Diversity Woman Magazine

SUM 2017

Leadership and Executive Development for women of all races, cultures and backgrounds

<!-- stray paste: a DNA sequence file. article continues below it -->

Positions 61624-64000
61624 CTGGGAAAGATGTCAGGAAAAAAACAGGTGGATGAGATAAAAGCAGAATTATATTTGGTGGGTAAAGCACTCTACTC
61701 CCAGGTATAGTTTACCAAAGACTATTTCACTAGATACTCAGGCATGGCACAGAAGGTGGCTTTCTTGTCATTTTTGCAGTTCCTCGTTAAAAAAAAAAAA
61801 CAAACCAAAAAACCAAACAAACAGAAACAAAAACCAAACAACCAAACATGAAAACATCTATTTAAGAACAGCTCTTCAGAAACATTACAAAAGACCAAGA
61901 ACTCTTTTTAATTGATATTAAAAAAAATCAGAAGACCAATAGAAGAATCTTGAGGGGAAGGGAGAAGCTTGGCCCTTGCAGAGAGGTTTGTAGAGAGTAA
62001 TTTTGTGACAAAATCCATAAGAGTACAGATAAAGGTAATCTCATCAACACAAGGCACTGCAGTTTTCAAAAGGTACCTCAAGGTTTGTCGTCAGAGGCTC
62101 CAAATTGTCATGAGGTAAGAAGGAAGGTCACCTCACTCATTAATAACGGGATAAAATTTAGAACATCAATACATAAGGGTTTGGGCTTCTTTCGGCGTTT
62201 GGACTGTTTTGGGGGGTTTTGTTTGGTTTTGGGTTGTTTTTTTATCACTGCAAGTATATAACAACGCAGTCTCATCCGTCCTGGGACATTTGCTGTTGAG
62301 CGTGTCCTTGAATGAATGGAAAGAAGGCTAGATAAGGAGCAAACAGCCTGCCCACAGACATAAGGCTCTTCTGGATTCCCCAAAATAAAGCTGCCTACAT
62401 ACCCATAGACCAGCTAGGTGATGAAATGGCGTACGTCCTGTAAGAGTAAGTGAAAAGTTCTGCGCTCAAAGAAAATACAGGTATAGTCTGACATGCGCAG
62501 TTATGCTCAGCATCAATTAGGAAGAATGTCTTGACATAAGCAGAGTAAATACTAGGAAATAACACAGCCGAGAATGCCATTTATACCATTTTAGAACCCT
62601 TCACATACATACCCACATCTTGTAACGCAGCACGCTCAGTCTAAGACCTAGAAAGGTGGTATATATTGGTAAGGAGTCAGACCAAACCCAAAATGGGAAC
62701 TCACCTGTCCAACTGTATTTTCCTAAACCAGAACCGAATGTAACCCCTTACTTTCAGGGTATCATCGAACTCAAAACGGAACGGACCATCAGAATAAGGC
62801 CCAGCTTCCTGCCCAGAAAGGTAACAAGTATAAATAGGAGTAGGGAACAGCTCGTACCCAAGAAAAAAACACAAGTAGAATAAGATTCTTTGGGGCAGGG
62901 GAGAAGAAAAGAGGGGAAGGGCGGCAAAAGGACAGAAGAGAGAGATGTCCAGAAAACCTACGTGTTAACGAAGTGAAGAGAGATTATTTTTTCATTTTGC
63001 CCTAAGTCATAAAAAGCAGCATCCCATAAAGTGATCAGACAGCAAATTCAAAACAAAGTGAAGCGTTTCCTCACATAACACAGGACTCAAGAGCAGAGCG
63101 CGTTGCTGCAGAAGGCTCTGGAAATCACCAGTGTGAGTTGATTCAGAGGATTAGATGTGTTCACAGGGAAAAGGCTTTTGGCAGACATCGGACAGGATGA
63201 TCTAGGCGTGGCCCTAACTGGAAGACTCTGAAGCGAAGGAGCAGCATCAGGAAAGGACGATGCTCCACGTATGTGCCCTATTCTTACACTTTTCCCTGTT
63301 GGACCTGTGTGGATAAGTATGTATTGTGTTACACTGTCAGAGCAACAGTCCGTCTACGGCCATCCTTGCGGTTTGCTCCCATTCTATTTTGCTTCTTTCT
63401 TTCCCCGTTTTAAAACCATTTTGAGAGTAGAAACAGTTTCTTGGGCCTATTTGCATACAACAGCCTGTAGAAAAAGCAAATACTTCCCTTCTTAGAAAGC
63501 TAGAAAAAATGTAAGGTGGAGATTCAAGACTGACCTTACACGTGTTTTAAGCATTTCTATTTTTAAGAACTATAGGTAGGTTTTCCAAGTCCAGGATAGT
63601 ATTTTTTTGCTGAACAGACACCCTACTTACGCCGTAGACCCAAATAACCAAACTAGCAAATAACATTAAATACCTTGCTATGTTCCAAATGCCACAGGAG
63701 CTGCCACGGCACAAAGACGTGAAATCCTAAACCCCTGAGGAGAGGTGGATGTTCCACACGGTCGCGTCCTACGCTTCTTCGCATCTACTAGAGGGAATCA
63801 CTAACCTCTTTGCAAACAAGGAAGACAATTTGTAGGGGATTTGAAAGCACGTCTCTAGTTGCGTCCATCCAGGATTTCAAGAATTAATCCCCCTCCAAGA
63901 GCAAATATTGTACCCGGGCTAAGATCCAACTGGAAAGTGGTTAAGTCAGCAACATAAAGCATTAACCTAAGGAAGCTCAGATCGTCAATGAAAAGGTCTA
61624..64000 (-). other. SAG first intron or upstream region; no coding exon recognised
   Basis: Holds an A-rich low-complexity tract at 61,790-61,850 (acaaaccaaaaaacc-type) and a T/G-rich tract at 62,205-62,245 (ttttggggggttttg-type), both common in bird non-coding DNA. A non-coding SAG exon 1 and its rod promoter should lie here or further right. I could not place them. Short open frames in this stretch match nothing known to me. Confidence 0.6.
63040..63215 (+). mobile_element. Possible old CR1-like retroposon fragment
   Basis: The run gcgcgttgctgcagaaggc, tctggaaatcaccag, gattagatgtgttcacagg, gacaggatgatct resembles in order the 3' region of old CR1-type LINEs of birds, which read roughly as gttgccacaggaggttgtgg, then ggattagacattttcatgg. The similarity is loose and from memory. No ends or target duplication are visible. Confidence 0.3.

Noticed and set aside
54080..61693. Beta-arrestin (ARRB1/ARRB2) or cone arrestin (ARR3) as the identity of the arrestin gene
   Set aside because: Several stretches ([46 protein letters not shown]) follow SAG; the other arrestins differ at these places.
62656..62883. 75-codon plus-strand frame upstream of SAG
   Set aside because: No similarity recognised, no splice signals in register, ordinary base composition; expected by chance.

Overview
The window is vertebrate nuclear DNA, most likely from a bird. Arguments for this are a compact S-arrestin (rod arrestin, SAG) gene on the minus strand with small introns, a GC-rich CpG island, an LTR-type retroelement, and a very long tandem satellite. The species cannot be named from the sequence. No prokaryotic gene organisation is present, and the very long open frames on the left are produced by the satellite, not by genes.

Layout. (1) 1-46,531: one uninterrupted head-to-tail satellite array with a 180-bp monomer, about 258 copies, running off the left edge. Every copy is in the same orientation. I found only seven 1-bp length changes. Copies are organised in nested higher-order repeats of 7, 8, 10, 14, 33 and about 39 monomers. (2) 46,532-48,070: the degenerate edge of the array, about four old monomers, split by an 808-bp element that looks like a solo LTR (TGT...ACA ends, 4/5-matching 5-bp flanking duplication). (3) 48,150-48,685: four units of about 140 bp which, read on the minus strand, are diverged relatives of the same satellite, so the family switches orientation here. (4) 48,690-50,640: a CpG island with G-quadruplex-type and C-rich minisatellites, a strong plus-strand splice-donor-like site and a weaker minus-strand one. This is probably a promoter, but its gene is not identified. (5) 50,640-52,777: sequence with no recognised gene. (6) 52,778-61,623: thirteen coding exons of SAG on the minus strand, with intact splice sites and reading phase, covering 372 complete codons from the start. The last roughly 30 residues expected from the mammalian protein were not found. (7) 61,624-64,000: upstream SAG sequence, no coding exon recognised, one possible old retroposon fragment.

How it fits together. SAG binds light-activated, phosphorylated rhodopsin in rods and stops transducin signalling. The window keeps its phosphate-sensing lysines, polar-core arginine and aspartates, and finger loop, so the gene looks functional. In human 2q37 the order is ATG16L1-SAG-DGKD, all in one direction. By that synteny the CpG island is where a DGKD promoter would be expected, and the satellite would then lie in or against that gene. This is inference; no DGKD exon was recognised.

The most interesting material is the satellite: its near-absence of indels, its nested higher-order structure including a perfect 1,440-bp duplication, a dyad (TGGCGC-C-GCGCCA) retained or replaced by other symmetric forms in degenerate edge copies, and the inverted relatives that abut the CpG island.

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DW Life > 42 D I V E R S I T Y W O M A N S u m m e r 2 0 1 7 d i v e r s i t y w o m a n . c o m Since there's no immediate or obvious re- percussion for missing your savings goal each month, it's important to treat it like a bill, says Woroch. 5 Fight temptation Automate your saving. Check with HR about splitting your direct deposit to divert a portion directly into your savings account. Alternatively, set up a recurring transaction to move a set amount from your checking ac- count to your savings ac- count at the same time you get paid. Because it's happening automatical- ly, you never really "see" the money—it's like saving money you didn't know you had, compared to looking at your ac- count balance and making a conscious decision to move money into savings, points out Kerri Moriarty, head of company de- velopment for Cinch Financial. It won't hurt either to set up a sav- ings account at a different bank than your checking account. "Since there are two banks, you won't see your savings account balance when you check your checking account balance, making it less tempting to pull from savings into check- ing—which is harder to avoid when both accounts are conveniently in the same place," she says. 6 Avoid lifestyle creep If you get a bonus or raise, ignore the impulse to reward yourself with a buying spree or upgrade to a more expensive apartment or car. If you do that, you lose out on an opportunity to save money that you won't even miss. Similarly, try not to view loans or debt as temporary expenses. "If you're used to living without the money that you put to- ward debt, and don't view it as a tempo- rary expense, it will be easy to transition over to saving that money once you've paid off your debt," says Rianka Dorsain- vil, president of Your Greatest Contribu- tion, a financial planning firm. 7 Chip away at debt For sure, many people are saddled with debt, and for them saving seems impossible. Come up with a plan to get that debt under control. Tackle the card with the highest interest rate first. Pay as much as you can, but not at the expense of other bills. Next, concentrate on the card with the second-highest rate and so on, until your debt disappears. Be fastidious about paying your bills on time. Late fees are a huge waste of money and really add up over time, not to mention the negative impact on your credit score. For many people, the inability to systematically pay down debt is more a psychological issue than a financial one. ose who tend to max out their credit cards are at high risk to do the same once debts are repaid. It takes a shift in how you view debt to break the cycle of poor spending habits. "You'll hear many success stories from individuals paying off large amounts of debt, often using different strategies," says omas Walsh, certified financial planner, client service and portfolio manager, Palisades Hud- son Financial Group. "It is important you look within and face your debt fears so you can begin to understand what caused you to fall behind and what will get you back on track. What may seem like the most effective strategy on paper may be unsuccessful in practice if psychological limitations keep you from sticking with a plan. Find the strategy that you can live with both financially and psychologically, then stick to it." 8 Look for creative ways to save Set up a side gig and direct all earn- ings to savings. Tutor or do yard work. "Uber isn't the only side hustle out there," says Moriarty. "If you earn money for anything, like consigning clothes on Poshmark or Tradesy or running an Etsy shop, direct all the money you earn di- rectly into your savings account." Redeem credit card rewards. Check your credit card statement to see how many reward points you have. en visit the rewards website to find out if you can convert the rewards into cash or gift cards. "Some credit cards even double the value of rewards at specific retail- ers," says Kevin Gallegos, vice president of Phoenix operations for Freedom Fi- nancial Network. Don't stop to applaud yourself for be- ing a pro at coupon clipping. Go one step further: take the savings and add them to your stash. By all means, don't spend the savings on something frivolous. 9 Spend with cash to save cash Cash is still king. Use it. Research shows that people who do not use debit or credit cards are less likely to throw that extra item into the shop- ping cart or make an extra purchase and typically spend 15 to 20 percent less than when using a credit or debit card. 10 Qualify for your company 401(k) match If your company offers a 401(k) with a match, do your best to contribute the maximum amount the company will match. Consider it free money and an easy way to increase the amount you put away for retirement each year. "If your company matches up to 5 percent, try to contribute 5 percent from each paycheck," advises Moriarty. "If it matches up to $3,000, try to con- tribute the full $3,000. Anything less leaves that money on the table—and you lose the time that lump sum amount has to grow!" Remember, sacrifices today will yield rewards tomorrow. Says Gallegos, "e whole idea of budgeting, saving, and managing your money is to be able to achieve your life goals. Saving allows you to have the option to pursue more of what you want, when you want." DW Sheryl Nance-Nash is a freelance writer specializing in personal finance, small business, and general business.

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